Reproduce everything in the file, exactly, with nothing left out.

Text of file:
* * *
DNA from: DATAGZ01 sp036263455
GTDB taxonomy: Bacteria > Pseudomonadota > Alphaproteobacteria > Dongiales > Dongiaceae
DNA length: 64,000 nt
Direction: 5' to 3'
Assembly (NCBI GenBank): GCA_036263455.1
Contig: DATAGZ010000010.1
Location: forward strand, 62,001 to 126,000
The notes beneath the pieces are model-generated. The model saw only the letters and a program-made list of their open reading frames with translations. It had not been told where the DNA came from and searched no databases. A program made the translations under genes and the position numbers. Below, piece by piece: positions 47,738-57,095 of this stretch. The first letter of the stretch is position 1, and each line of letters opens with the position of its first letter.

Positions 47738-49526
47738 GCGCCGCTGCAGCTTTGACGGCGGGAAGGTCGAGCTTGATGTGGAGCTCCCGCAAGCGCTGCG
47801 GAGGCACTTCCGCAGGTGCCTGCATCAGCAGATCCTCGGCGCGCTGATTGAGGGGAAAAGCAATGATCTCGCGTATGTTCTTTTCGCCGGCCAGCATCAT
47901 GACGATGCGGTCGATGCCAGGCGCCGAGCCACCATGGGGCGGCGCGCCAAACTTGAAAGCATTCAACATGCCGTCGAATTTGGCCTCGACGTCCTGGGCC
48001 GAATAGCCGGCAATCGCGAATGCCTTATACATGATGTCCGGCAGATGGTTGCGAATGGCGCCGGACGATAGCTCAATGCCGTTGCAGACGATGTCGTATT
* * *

DNA from: DATAGZ01 sp036263455
GTDB taxonomy: Bacteria > Pseudomonadota > Alphaproteobacteria > Dongiales > Dongiaceae
DNA length: 64,000 nt
Direction: 5' to 3'
Assembly (NCBI GenBank): GCA_036263455.1
Contig: DATAGZ010000010.1
Location: forward strand, 62,001 to 126,000
The notes beneath the pieces are model-generated. The model saw only the letters and a program-made list of their open reading frames with translations. It had not been told where the DNA came from and searched no databases. A program made the translations under genes and the position numbers. Below, piece by piece: positions 47,738-57,095 of this stretch. The first letter of the stretch is position 1, and each line of letters opens with the position of its first letter.

Positions 47738-49526
47738 GCGCCGCTGCAGCTTTGACGGCGGGAAGGTCGAGCTTGATGTGGAGCTCCCGCAAGCGCTGCG
47801 GAGGCACTTCCGCAGGTGCCTGCATCAGCAGATCCTCGGCGCGCTGATTGAGGGGAAAAGCAATGATCTCGCGTATGTTCTTTTCGCCGGCCAGCATCAT
47901 GACGATGCGGTCGATGCCAGGCGCCGAGCCACCATGGGGCGGCGCGCCAAACTTGAAAGCATTCAACATGCCGTCGAATTTGGCCTCGACGTCCTGGGCC
48001 GAATAGCCGGCAATCGCGAATGCCTTATACATGATGTCCGGCAGATGGTTGCGAATGGCGCCGGACGATAGCTCAATGCCGTTGCAGACGATGTCGTATT